- American Big-Game Hunting
George S. Anderson
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The first book published by The Boone and Crockett Club founded by Theodore Roosevelt and George Grinnell, who declared in their Editors Note: "Hunting big game in the wilderness is, above all things, a sport for a vigorous and masterful people. The rifle-bearing hunter, whether he goes on foot or on horseback, whether he voyages in a canoe or travels with a dog-sled, must be sound of body and firm of mind, and must possess energy, resolution, manliness, self-reliance, and capacity for hardy self-help. In short, the big-game hunter must possess qualities without which no race can do its life-work well; and these are the very qualities which it is the purpose of this Club, so far as may be, to develop and foster."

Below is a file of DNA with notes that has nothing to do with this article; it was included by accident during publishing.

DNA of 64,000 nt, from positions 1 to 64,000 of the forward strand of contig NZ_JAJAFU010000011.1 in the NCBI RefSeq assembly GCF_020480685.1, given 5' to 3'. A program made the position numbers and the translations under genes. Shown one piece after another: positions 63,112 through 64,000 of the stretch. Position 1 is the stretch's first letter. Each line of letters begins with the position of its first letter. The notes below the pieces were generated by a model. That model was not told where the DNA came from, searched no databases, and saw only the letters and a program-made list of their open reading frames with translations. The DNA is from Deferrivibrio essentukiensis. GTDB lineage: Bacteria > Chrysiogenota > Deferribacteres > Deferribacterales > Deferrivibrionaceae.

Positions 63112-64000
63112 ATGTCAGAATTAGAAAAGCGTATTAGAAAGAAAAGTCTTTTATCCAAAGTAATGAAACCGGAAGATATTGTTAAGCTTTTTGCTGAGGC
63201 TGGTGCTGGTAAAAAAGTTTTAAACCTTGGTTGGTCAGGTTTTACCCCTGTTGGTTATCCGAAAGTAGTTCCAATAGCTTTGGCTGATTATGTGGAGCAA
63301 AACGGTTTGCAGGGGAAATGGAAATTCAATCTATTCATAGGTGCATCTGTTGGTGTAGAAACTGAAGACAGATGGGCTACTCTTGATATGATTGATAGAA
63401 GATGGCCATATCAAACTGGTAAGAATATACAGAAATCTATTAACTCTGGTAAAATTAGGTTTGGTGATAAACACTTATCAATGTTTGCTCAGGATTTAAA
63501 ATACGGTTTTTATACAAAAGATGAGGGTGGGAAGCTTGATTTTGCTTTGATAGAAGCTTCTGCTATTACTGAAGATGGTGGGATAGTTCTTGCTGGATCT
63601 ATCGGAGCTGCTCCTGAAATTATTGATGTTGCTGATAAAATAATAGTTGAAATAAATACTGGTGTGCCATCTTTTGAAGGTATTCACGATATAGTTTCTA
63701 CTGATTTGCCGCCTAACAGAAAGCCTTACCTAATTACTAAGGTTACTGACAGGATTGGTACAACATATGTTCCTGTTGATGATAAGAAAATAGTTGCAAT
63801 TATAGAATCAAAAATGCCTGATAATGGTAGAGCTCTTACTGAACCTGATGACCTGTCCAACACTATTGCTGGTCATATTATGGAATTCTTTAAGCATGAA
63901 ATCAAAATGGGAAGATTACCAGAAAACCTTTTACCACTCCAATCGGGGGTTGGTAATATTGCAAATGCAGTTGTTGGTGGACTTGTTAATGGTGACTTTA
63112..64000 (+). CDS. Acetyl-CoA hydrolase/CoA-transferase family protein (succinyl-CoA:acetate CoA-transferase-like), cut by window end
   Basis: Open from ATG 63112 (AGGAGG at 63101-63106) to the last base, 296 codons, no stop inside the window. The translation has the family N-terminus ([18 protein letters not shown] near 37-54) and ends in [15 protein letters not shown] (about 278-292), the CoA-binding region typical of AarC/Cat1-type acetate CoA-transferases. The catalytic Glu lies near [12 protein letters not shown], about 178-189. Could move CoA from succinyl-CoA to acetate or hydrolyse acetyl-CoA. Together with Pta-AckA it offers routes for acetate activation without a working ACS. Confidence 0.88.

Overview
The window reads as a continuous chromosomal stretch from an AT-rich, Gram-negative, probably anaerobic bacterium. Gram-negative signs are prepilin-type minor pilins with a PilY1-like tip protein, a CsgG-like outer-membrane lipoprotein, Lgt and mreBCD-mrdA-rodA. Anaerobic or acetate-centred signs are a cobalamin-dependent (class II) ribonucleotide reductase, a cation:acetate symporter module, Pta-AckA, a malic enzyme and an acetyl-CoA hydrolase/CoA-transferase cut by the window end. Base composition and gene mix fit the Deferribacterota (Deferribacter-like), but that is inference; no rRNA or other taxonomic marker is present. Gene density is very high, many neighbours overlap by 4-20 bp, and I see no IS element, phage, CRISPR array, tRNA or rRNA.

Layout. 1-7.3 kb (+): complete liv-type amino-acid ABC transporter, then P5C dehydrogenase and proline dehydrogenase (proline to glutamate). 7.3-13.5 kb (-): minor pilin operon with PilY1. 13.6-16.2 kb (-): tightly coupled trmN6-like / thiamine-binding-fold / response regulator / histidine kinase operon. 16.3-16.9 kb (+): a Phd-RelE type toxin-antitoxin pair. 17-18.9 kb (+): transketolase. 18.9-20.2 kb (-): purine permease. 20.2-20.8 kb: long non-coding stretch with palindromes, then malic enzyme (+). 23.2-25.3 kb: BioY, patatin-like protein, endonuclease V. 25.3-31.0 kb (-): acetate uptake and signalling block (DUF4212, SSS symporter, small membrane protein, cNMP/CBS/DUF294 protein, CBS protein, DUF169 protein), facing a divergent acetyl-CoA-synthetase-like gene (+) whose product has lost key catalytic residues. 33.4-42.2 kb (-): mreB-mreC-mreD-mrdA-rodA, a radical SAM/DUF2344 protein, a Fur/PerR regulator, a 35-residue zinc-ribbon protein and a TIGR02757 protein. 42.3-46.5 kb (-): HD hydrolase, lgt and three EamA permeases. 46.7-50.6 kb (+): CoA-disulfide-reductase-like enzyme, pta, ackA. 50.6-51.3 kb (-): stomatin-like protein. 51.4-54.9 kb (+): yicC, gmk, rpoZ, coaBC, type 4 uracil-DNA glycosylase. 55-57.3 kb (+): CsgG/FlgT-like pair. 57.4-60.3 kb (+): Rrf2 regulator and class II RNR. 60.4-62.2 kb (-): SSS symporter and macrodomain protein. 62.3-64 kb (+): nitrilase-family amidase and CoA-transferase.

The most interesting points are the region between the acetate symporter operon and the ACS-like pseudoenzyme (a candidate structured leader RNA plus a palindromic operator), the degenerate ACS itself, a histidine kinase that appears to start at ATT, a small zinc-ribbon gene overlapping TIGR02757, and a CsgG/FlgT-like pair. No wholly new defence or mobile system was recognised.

A bit outdated as to the equipment they used, this book is nevertheless an intense look at the west in early days, and at the beginnings of the conservationist movement in America. Each chapter focuses on a different animal, from buffalo, mountain goat, elk, pronghorn sheep, grizzlies, etc., indigenous peoples, different areas like the Rockies and Yellowstone, and it still captures the essence of the spirit of the hunt.
The book ends with a list of the club's original 100 members, a veritable Who's Who of Generals, Colonels, Doctors, Senators and Representatives, amongst them that most illustrious Gen'l William T. Sherman. ( ~ Michele Fry, read by LibriVox Volunteers)